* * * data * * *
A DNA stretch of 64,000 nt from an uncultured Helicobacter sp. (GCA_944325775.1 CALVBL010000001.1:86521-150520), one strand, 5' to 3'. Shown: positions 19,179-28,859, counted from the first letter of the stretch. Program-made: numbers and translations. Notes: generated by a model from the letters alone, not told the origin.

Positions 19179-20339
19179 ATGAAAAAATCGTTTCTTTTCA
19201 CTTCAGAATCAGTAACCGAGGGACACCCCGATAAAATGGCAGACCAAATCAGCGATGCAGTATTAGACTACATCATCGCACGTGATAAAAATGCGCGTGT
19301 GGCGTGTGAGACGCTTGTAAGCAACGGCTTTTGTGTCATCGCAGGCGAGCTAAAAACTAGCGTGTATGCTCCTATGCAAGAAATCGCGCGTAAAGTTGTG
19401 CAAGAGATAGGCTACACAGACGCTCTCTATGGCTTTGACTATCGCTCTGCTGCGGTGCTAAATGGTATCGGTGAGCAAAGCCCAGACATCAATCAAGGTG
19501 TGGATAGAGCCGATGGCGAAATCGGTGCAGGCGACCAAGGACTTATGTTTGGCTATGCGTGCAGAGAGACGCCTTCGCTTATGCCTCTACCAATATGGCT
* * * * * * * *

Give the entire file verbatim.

A DNA stretch of 64,000 nt from an uncultured Helicobacter sp. (GCA_944325775.1 CALVBL010000001.1:86521-150520), one strand, 5' to 3'. Shown: positions 19,179-28,859, counted from the first letter of the stretch. Program-made: numbers and translations. Notes: generated by a model from the letters alone, not told the origin.

Positions 19179-20339
19179 ATGAAAAAATCGTTTCTTTTCA
19201 CTTCAGAATCAGTAACCGAGGGACACCCCGATAAAATGGCAGACCAAATCAGCGATGCAGTATTAGACTACATCATCGCACGTGATAAAAATGCGCGTGT
19301 GGCGTGTGAGACGCTTGTAAGCAACGGCTTTTGTGTCATCGCAGGCGAGCTAAAAACTAGCGTGTATGCTCCTATGCAAGAAATCGCGCGTAAAGTTGTG
19401 CAAGAGATAGGCTACACAGACGCTCTCTATGGCTTTGACTATCGCTCTGCTGCGGTGCTAAATGGTATCGGTGAGCAAAGCCCAGACATCAATCAAGGTG
19501 TGGATAGAGCCGATGGCGAAATCGGTGCAGGCGACCAAGGACTTATGTTTGGCTATGCGTGCAGAGAGACGCCTTCGCTTATGCCTCTACCAATATGGCT